Amherst assesses goals midway through fiscal year
AMHERST — Locating new sources of revenue, enhancing the town’s relationship with the University of Massachusetts and protecting neighborhoods from the impacts of student rentals are among areas Town Manager John Musante has focused in the first half of the current budget year.
In a mid-year progress report presented to the Select Board Monday, Musante outlined the ways he and town staff have been working toward each of the 11 performance goals it established for him.
Musante highlighted the $675,500 in revenue the town has recently received. This includes a $302,000 grant, resulting from the town’s designation as a Green Community, that will be used to purchase and install light-emitting diode streetlights.
“You can expect to see LED lights installed all throughout town in the first quarter of 2013,” Musante said.
When these streetlights are in place, the town could save $40,000 a year, Musante said.
A recent inter-municipal agreement with Pelham to provide assessing services will create new revenue of $20,000 that will come in the form of a payment from Pelham.
A $353,500 grant from the state’s Executive Office of Energy and Environmental Affairs will be used to protect a 20-acre open space parcel in South Amherst.
Musante has also worked toward municipal savings, including $100,000 a year in premium costs in health care for retirees. Other cost cutting will come from an expanded online bill pay system for residents and paperless billing for water and sewer customers.
In his memo, Musante wrote the achievements are “largely the result of the tremendous skill, dedication and work ethic each and every town employee brings to their everyday work.”
Musante said the town’s relationship with UMass is growing stronger through the ongoing Safe and Healthy Neighborhoods initiative, renewed joint police patrols and conversations about extending the Strategic Partnership Agreement that provides a payment to the town for the services it provides to the university.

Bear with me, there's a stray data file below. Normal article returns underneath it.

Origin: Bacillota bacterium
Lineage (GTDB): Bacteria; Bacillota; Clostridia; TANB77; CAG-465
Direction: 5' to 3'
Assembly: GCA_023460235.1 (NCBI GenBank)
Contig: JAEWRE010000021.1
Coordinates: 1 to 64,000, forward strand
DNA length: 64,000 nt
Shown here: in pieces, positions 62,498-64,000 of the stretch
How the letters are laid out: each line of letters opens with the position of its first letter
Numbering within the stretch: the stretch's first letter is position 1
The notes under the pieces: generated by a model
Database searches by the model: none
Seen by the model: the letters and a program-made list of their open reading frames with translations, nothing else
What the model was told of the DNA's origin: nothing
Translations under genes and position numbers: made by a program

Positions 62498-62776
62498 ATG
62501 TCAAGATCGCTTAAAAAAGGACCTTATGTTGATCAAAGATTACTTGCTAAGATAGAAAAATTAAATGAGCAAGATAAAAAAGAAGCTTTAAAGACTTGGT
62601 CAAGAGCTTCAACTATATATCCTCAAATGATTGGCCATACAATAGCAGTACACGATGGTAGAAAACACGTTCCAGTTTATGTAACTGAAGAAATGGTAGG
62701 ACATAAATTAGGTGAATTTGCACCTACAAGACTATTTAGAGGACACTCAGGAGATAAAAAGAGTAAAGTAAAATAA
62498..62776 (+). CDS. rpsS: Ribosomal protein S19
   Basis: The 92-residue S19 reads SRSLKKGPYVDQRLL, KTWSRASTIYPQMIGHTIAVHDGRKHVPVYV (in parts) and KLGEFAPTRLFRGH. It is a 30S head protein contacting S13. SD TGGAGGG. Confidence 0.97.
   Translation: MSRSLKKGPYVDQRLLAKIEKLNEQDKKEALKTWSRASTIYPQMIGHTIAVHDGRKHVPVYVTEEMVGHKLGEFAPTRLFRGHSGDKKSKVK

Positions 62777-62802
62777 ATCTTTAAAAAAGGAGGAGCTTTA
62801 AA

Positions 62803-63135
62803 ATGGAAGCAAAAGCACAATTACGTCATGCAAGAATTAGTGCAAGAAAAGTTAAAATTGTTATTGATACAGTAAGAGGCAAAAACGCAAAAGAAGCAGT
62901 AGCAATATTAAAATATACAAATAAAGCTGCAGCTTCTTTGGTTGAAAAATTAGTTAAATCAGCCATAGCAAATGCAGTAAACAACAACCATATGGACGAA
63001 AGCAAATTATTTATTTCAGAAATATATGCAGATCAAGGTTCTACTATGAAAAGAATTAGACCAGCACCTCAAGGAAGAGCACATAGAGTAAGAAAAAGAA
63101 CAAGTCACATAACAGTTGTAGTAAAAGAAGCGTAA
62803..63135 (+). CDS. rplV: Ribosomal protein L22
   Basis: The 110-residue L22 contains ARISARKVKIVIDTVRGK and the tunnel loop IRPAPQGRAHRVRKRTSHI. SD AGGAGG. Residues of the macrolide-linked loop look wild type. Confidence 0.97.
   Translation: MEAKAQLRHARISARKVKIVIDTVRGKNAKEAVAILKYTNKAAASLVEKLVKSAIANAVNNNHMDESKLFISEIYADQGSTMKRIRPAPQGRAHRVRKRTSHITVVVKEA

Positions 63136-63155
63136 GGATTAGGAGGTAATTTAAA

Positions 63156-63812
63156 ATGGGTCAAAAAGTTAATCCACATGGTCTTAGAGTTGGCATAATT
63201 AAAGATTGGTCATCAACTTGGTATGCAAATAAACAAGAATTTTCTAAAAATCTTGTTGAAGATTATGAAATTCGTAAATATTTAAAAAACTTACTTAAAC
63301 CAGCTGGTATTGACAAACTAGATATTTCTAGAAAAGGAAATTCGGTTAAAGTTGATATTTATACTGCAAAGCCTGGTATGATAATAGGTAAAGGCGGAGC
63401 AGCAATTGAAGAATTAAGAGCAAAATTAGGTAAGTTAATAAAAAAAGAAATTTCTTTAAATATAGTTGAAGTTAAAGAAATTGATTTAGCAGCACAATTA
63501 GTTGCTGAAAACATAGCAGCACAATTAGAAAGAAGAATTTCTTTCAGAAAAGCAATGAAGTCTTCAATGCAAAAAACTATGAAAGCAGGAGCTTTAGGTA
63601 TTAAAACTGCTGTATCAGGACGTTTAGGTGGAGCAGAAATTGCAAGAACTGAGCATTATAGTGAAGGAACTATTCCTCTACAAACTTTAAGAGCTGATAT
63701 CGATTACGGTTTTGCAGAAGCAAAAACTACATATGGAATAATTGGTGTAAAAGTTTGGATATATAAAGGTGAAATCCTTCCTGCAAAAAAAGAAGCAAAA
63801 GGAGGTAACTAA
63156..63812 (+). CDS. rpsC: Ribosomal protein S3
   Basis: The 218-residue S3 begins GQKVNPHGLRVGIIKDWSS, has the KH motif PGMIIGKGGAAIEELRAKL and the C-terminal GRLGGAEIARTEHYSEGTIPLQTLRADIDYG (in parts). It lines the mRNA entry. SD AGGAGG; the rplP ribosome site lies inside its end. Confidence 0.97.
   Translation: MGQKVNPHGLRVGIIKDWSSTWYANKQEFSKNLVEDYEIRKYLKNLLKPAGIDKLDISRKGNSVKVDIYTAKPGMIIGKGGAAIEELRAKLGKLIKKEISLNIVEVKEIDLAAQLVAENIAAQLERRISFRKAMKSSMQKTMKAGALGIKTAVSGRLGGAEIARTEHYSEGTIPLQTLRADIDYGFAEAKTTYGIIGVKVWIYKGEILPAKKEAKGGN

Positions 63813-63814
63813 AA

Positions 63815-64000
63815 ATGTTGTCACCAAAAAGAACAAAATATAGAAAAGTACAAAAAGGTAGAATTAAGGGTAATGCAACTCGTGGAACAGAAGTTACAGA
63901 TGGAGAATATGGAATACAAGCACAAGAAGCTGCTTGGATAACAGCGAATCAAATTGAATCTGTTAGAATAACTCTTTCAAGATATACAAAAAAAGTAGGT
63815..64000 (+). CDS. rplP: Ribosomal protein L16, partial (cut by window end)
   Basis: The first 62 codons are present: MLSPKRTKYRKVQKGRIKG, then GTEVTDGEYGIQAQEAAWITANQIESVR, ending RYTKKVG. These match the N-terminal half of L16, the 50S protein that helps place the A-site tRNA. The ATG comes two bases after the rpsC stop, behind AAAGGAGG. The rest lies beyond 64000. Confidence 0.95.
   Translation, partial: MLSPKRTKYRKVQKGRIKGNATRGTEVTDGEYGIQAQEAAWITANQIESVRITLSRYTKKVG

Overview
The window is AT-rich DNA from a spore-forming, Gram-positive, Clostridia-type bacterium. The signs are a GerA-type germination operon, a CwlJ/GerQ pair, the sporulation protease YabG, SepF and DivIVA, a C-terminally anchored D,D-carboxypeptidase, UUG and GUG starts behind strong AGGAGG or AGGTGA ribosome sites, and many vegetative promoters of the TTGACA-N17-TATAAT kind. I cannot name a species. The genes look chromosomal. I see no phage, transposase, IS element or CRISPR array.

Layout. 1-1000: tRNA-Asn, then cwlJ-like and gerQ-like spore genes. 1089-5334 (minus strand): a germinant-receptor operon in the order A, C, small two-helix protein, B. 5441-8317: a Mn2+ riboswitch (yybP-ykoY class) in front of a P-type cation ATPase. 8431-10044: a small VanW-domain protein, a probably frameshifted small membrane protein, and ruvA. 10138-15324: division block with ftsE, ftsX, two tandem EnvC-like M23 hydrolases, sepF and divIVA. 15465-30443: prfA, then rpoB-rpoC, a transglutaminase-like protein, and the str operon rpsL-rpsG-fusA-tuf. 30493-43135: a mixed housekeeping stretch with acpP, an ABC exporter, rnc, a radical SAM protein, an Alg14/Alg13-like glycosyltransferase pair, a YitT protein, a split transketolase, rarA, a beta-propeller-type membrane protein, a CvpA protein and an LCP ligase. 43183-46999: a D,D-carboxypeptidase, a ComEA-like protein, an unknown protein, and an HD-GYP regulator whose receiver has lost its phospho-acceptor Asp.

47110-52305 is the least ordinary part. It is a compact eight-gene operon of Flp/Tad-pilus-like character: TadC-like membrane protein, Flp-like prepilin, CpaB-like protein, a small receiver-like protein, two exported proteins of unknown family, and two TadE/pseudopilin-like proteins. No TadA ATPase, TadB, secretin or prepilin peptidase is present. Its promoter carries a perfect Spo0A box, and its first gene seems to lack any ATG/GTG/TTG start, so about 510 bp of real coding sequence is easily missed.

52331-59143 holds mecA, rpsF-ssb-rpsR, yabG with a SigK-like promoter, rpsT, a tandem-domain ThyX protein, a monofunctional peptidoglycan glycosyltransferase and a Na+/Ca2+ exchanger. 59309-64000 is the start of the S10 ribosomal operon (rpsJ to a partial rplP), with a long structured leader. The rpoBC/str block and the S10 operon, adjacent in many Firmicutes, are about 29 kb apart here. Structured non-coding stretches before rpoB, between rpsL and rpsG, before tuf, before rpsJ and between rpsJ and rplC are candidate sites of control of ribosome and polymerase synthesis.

Included in this work with the university is pursuing ways to reduce demand for ambulance service at the university.
Safe and Healthy Neighborhoods is aimed at improving the quality of rental stock, and a working group has begun meeting to develop a rental permitting system to be voted at next spring’s annual Town Meeting.
Musante said an effort to assess human resources needs and capabilities is taking place.
Human Resources Director Deborah Radway recently completed an audit in which she met with department heads for 90 minutes to two hours, as well as employees, assessing morale and whether they have any issues with the personnel procedures manual and performance reviews.
Radway said Amherst has a motivated and forward-thinking staff with settled contracts and competitive wages and benefits. The challenges, she said, include employees’ desire for more communication from her office and a lack of coordinated professional development in some departments.
Musante said he will have a stand-alone report about short- and long-term needs for town staffing and is still working on a municipal buildings report with facilities supervisor Ronald Bohonowicz.
Select Board member Aaron Hayden said Musante has done a good job keeping the board informed about all these topics.
“There’s nothing here that’s a surprise,” Hayden said.